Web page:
You could also have them email the pictures to picasa. Picasa web has a feature where you can send images to a "secret" email that will post them to a picasa account. Set up a picasa account, distribute the "secret" email, and wait for all the pictures to show up.

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Going the Flickr route is easy and will work well.

If you want to go more advanced, I'd recommend snipshot or picknik (Flickr uses it). Both are free to use and have APIs to use.

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I am currently required to implement the similar requirement as Oli.

I believe Facebook.com use java applet of some sort, and it work pretty well but I am not sure if the applet available as OSS. I am going to look into JUpload suggested by ScArcher2.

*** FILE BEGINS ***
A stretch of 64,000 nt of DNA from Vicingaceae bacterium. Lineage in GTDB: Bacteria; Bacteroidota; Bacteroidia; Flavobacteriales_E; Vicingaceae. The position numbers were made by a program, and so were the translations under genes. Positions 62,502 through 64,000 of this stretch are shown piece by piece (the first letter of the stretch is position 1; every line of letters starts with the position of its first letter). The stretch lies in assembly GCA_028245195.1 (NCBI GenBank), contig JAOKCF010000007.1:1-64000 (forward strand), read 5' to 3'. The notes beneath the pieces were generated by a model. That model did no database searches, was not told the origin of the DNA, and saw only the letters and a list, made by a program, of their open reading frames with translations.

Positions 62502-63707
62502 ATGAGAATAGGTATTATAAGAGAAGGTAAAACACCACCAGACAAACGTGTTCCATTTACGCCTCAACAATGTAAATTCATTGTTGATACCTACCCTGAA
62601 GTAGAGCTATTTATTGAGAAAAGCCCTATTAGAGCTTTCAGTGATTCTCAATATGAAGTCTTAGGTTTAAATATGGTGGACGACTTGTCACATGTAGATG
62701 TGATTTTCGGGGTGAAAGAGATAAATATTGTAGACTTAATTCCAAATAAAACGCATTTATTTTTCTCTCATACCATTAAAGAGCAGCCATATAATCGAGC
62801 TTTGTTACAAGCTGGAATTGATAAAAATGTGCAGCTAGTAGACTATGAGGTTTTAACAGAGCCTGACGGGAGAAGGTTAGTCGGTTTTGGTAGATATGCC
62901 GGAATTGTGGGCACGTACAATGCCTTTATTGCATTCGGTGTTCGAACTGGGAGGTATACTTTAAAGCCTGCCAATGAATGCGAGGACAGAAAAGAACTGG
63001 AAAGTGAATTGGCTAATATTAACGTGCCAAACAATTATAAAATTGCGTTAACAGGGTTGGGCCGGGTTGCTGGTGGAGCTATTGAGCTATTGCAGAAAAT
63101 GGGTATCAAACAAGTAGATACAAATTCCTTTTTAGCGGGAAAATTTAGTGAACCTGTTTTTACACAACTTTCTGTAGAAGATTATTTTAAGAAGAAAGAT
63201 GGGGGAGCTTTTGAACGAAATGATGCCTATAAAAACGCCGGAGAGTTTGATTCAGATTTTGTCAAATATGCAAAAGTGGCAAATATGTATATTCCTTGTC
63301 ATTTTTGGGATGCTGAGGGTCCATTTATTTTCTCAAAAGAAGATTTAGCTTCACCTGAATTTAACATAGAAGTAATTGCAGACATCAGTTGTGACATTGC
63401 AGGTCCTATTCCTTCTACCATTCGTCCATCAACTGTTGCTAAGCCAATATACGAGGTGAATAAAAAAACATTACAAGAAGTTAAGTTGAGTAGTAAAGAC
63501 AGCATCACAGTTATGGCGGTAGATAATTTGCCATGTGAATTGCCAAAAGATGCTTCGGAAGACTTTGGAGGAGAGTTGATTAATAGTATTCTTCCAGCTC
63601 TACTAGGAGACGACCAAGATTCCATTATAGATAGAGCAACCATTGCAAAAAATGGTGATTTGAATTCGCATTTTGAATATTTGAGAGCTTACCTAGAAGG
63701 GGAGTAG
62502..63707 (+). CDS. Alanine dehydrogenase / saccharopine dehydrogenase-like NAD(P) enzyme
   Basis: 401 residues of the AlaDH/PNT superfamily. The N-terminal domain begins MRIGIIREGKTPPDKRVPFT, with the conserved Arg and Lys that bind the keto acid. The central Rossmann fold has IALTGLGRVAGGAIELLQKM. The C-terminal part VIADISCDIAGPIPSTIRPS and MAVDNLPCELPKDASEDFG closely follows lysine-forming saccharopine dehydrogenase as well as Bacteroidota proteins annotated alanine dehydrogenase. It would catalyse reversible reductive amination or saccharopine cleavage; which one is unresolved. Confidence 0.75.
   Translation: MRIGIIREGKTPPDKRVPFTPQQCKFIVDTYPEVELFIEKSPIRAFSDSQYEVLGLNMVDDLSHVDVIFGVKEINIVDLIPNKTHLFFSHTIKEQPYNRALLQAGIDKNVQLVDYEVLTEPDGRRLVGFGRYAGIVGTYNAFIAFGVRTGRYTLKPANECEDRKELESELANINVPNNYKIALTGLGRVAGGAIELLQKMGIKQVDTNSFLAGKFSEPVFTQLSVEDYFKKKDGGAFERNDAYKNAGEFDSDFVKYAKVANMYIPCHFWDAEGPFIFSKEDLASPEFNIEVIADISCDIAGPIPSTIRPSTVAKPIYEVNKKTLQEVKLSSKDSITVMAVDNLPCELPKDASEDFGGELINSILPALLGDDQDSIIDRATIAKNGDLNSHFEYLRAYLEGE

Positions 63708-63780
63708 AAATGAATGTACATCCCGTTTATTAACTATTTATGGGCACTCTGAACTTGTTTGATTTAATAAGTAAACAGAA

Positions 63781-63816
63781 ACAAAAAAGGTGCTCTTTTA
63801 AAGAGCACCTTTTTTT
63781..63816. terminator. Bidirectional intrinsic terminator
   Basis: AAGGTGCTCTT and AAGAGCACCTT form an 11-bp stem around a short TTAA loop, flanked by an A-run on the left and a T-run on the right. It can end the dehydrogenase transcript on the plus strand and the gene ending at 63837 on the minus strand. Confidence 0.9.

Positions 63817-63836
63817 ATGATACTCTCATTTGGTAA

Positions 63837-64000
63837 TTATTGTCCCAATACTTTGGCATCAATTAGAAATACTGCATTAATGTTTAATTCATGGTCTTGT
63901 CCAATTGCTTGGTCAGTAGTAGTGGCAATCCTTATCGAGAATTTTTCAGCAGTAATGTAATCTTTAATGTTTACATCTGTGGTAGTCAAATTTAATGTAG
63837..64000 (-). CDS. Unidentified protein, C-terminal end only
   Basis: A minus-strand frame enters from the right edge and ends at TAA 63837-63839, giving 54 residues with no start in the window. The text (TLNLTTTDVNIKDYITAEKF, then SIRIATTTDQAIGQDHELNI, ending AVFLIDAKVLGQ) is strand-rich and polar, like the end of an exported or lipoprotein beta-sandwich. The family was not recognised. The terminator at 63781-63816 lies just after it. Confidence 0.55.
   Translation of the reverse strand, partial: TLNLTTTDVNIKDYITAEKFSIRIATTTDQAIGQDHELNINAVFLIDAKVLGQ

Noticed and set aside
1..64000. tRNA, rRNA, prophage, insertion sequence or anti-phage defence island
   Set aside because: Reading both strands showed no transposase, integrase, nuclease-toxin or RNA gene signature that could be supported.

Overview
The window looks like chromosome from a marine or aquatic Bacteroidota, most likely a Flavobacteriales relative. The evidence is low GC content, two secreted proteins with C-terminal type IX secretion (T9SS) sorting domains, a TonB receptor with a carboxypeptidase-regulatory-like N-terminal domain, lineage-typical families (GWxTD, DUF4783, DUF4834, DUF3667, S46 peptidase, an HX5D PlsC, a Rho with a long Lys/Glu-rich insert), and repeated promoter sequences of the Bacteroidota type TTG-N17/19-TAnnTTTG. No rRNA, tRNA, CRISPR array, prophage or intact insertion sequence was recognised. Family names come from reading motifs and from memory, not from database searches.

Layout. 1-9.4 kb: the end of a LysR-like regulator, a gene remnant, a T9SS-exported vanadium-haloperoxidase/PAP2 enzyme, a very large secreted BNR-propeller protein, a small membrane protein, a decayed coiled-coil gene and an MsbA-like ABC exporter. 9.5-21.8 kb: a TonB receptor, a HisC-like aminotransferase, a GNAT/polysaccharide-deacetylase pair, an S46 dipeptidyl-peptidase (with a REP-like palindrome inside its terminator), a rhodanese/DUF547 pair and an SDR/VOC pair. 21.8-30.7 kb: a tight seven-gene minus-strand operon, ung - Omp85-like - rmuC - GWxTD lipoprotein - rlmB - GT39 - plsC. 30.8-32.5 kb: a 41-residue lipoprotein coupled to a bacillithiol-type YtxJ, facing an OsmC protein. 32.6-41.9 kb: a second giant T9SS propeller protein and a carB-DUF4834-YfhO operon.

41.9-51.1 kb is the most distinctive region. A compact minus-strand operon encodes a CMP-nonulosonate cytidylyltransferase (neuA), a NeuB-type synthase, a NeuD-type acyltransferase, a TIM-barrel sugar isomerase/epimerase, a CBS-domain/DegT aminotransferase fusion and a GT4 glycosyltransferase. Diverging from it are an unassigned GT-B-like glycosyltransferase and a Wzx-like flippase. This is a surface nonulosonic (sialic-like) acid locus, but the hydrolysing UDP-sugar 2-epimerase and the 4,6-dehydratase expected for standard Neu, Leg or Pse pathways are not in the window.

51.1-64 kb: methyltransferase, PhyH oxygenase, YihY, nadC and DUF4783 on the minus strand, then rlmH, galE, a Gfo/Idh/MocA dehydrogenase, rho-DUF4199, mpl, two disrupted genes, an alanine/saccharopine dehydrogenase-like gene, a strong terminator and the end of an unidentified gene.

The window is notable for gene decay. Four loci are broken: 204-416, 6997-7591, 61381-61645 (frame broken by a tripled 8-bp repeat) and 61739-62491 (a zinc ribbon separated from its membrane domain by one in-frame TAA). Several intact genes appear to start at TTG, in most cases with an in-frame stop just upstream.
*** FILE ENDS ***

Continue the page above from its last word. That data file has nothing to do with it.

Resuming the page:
If you guy no of any other good applet please keep it coming.

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I'd highly suggest using FileBrowser by Lussomo. It's as easy as 'drag and drop' :D

I've used it for my game development team where we had a raw dump of over 200 concept art images, and we simply extracted FileBrowser to a PHP-enabled webserver and dumped the images in appropriate directories (1 per album), and ran the thumbnailing script. It handles cropping of the images, and optimizing their size for you. So much better than using something like Menalto Gallery where you have to upload them through an awkward upload interface.

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Depends on the web server. If you can use servlets, try this :

// UploadServlet.java : Proof of Concept - Mike Smith March 2006
// Accept a file from the client, assume it is an image, rescale it and save it to disk for later display
import javax.servlet.http.*;
import javax.imageio.*;
import java.io.*;
import java.util.*;
import java.sql.*;
import org.apache.commons.fileupload.*;